Experts expect the new technology to potentially find applications even in industries like aerospace, medical, tooling and industrial design in future.

"A distinctive advantage of 3D printing is it can shorten and simplify complicated manufacturing, and this advantage becomes more evident if the product is very complicated," said Zeng from Huazhong University of Science and Technology.

An example is Honeywell's Shanghai facility. It supported numerous prototyping projects for the turbocharger team in 2015, resulting in a 65 percent reduction in schedule on average, which translates into cost savings, said Godfrey of Honeywell Aerospace.

The Honeywell Technology Solutions China's Additive Manufacturing Lab in Shanghai is one of the four 3D printing labs the company operates around the world; the other three are in India, Europe and the US.

"But 3D printing is not suitable for every sector, only for creating unique products with special designs rather than mass production," said Zeng.

Lu Bingheng, head of mechanical and engineering department at Xi'an Jiaotong University, told the Economic Information Daily that 3D printing is reshaping even productivity and social life, and may experience a blowout in coming years.

For, modern manufacturing is marked by mass production and standardization. But it faces increasing challenge to satisfy more individual requirements from clients. The demand for tailor-made products thus makes 3D printing popular, said Lu.

According to Airbus SAS, this innovation could even shape the future of aircraft component manufacturing and design. It represents a new alternative to production processes such as milling, melting, casting and precision forging, producing only 5 percent waste material instead of up to 95 percent from current machining.

In 2015, Honeywell became the first company to produce an aerospace component using the electron beam melting system as part of an experimental design for an existing tube used on the Honeywell HTF7000 jet engine.

Honeywell plans to use 3D printing to produce non-life-critical or non-rotating components. It is currently at a stage of getting regulatory bodies, the industry and customers comfortable with 3D printing, according to Godfrey.

Lin from Tsinghua University said his team is working on developing a 3D printing technology for cell structures. The team started using the technology in the biomedical sector in the early 2000s. In December 2015, it built a model of totipotent stem cell with a survival rate of 95 percent through 3D printing. This development is expected to overcome the problem of cultivating this highly productive but extremely sensitive cell.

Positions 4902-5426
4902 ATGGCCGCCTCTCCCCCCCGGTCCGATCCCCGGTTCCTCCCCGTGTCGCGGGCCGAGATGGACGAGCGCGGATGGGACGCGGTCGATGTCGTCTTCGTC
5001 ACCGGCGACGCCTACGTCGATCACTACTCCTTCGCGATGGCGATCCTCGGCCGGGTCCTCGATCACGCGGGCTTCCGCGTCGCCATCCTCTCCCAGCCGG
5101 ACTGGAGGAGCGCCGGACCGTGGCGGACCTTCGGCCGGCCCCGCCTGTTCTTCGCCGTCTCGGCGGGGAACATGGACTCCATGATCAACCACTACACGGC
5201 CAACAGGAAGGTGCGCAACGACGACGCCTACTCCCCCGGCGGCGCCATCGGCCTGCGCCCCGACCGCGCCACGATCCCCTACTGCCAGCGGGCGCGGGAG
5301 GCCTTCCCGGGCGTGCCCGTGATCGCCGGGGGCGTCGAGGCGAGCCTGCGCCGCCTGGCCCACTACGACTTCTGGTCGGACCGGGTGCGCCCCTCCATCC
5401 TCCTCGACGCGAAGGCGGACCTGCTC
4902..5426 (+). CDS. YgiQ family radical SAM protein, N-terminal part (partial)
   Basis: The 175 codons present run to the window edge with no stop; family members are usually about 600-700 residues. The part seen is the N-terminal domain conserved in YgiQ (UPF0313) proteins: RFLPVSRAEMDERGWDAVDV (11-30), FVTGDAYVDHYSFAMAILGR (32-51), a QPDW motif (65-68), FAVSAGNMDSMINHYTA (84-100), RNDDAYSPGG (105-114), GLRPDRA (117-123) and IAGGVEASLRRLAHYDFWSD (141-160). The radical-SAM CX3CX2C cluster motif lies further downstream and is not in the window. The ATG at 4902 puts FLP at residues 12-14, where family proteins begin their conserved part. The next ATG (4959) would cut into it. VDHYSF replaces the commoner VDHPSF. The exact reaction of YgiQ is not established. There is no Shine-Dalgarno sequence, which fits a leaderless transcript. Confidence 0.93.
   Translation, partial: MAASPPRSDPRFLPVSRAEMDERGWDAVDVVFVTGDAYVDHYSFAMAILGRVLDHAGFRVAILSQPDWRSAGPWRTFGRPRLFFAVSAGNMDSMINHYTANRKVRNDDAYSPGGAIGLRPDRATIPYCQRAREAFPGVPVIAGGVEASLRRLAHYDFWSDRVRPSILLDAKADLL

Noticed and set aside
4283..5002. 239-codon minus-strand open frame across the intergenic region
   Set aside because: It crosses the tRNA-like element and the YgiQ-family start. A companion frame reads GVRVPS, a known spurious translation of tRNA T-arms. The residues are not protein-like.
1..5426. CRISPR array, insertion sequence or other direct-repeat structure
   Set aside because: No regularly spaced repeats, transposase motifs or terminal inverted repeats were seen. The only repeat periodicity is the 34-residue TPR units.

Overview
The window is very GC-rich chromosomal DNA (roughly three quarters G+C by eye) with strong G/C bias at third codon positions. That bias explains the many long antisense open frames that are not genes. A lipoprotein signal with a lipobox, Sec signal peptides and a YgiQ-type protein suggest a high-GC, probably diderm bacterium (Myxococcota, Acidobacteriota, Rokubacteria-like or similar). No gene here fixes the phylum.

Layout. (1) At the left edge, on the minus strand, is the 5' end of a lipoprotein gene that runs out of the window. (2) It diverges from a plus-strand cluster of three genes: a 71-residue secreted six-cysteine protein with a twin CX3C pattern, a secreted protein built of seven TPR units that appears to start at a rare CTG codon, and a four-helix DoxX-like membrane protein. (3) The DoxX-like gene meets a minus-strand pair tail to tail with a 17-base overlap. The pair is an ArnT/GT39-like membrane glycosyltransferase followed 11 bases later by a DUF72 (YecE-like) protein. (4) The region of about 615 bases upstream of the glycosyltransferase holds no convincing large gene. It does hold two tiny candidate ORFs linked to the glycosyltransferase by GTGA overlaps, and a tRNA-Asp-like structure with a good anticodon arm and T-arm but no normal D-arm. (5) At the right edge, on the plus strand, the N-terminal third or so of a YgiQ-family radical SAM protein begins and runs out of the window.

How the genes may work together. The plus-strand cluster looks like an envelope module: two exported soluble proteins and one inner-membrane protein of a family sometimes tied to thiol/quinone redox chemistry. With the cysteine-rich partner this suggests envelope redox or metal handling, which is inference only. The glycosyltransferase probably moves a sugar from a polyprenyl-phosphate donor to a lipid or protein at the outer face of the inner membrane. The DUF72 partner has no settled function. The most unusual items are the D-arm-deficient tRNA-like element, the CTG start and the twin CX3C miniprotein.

"The characteristic of a cell has a lot to do with its shape. If we can imitate the cell and tissue activity in human body, we can research the process of human being and even the process of a disease. Therefore, we can use these research results to select medicines, and even to study the cell of cancer," said Lin.

Patrick Thomas, CEO of Covestro, a supplier of high-tech polymers, views 3D printing as a major opportunity for efficient mass production of complex or individualized parts. But the technology has to clear some hurdles before it can go into more widespread use, he said.

"While over 3,000 materials are available for conventional component manufacturing, only about 30 are available for 3D printing."

Chinese universities and institutions are putting more efforts in 3D printing research and development.

Tsinghua University's team turned their research into real products through cooperation with companies like Beijing Yinhua Laser Rapid Prototypes Making and Mould Technology Co Ltd and Tiertime Technology Co Ltd.

To date, 48.2 percent of the 1,549 Chinese branded industrial 3D printers sold were made by Beijing Tiertime or Beijing Yinhua, according to the latest data from Wohlers Associates.

The Huazhong University of Science and Technology has formed several sector-wise 3D printing R&D teams.

Shi Yusheng, a professor with the university, and his team have sold more than 300 units of their developed 3D facilities and materials to the United Kingdom, Singapore, Brazil and Russia.